The fate of endoleaks after endovascular aneurysm repair and the impact of oral anticoagulation on their persistence

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Abstract

Background: The impact of anticoagulation on late endoleaks after endovascular aneurysm repair (EVAR) is unclear despite multiple investigators studying the relationship. The purpose of this study was to determine if long-term anticoagulation impacted the development of late endoleaks and if specific anticoagulants were more likely to exacerbate the development of endoleaks. Methods: Using the Society for Vascular Surgery Vascular Quality Initiative database, patients undergoing EVAR between 2003 and 2019 for abdominal aortic aneurysms were evaluated. Patients were divided into two groups: those without a late endoleak and those with a late endoleak. Bivariate analysis was performed to assess preoperative, intraoperative, postoperative, and long-term follow-up variables. A multivariable analysis was done to determine associations of independent variables with late endoleaks. Patients were further subcategorized based on anticoagulation status before and after EVAR, specific type of anticoagulation, and the presence of an index endoleaks (diagnosed at the time of EVAR) to determine the subsequent frequency of late endoleaks. Results: A total of 29,783 patients were analyzed with 2169 (7.3%) having a late endoleak identified. Several risk factors were related to late endoleaks, including anticoagulation before and after EVAR (odds ratio [OR], 4.23; 95% confidence interval [CI], 2.57-6.96; P <.001), anticoagulation after EVAR (OR, 1.88; 95% CI, 1.43-2.49; P <.001), and index endoleak (OR, 1.45; 95% CI, 1.26-1.66; P <.001). The frequency of late endoleaks in patients anticoagulated before and after EVAR and after EVAR as compared with those never anticoagulated was 16.89% and 14.40% vs 6.95%, respectively (both P >.001). No difference in late endoleaks were noted for patients treated with warfarin and novel oral anticoagulants. The most common type of index and late endoleak identified was type II, but patients with type I, type II, and type IV index endoleaks were more commonly found to have type I, type II, and type IV late endoleaks, respectively. The frequency of late endoleaks in patients with both an index endoleak and anticoagulation after EVAR was 20.42% as compared with patients with only anticoagulation after EVAR (14.63%; P =.0015) and with patients with index endoleaks not anticoagulated (10.06%; P <.00001). Conclusions: Late endoleaks were more common in patients treated with anticoagulation after EVAR. No difference in late endoleak frequency was detected between anticoagulation with warfarin and novel oral anticoagulants. Patients on anticoagulation and those with an index endoleak were at a higher risk of having a late endoleak.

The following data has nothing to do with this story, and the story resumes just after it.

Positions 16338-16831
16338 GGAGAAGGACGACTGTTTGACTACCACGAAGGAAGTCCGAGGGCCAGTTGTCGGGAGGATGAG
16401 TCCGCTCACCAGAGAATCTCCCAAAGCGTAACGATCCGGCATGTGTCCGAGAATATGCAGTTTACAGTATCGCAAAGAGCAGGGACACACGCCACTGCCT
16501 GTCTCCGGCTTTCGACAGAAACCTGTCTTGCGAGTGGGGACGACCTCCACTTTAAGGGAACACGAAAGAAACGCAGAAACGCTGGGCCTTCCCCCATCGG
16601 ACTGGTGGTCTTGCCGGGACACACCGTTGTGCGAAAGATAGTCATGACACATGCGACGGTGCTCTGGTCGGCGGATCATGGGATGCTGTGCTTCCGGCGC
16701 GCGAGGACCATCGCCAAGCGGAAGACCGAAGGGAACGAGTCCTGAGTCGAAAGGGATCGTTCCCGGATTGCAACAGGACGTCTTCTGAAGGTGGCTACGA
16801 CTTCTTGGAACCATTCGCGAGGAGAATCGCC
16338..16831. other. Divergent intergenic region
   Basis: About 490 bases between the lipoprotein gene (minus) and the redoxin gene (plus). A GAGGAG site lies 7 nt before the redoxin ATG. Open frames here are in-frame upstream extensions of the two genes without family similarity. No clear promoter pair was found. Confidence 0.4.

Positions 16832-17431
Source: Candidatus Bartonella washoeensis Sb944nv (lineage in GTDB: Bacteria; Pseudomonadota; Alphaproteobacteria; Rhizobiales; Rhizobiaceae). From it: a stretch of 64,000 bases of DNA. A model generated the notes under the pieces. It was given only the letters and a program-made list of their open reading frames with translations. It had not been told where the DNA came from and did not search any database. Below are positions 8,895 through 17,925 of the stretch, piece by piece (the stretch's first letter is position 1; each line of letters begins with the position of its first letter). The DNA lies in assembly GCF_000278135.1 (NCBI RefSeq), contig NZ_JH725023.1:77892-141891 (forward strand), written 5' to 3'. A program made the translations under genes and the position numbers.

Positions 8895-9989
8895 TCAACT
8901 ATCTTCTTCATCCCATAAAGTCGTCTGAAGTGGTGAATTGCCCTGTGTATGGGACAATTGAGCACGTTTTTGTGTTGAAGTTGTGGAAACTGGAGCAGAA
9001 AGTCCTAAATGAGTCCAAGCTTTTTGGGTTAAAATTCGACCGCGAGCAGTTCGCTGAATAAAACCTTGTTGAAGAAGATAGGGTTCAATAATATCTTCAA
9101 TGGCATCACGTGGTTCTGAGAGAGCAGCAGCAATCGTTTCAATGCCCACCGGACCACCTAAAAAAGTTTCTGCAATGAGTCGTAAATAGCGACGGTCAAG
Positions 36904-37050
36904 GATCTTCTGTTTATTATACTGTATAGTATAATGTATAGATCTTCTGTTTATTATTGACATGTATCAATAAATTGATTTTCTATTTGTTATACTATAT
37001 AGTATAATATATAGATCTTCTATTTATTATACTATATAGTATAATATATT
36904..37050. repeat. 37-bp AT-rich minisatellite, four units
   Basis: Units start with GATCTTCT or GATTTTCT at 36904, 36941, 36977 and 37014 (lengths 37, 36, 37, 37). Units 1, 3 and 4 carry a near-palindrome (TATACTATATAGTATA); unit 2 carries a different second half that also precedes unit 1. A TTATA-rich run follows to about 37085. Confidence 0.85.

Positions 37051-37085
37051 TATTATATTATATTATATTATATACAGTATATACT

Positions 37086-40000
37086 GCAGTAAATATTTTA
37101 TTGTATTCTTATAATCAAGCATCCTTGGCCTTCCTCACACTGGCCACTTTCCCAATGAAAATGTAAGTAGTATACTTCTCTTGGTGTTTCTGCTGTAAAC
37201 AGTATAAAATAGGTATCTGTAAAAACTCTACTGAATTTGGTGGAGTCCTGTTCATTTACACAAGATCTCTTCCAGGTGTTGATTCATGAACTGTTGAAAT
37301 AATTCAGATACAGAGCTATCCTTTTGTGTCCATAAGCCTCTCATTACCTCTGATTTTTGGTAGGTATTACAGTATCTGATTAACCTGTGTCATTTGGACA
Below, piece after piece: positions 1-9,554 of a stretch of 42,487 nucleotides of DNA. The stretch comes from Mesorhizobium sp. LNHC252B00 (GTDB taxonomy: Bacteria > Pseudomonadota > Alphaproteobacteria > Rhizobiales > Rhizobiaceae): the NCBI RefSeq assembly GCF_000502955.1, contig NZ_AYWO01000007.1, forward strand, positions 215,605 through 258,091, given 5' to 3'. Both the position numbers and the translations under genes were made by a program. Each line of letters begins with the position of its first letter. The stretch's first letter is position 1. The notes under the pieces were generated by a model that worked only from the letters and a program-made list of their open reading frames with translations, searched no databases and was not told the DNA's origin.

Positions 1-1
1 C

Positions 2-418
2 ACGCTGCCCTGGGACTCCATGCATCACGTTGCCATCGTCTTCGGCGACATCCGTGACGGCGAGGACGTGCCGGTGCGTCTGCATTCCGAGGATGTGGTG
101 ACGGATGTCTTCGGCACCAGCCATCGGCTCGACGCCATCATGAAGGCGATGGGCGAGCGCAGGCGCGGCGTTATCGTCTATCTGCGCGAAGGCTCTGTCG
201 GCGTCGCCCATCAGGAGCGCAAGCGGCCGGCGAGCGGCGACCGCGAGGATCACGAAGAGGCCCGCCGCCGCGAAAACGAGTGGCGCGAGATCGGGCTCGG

Original languageEnglish (US)
JournalJournal of Vascular Surgery
DOIs
StateAccepted/In press - 2021

All Science Journal Classification (ASJC) codes

  • Surgery
  • Cardiology and Cardiovascular Medicine

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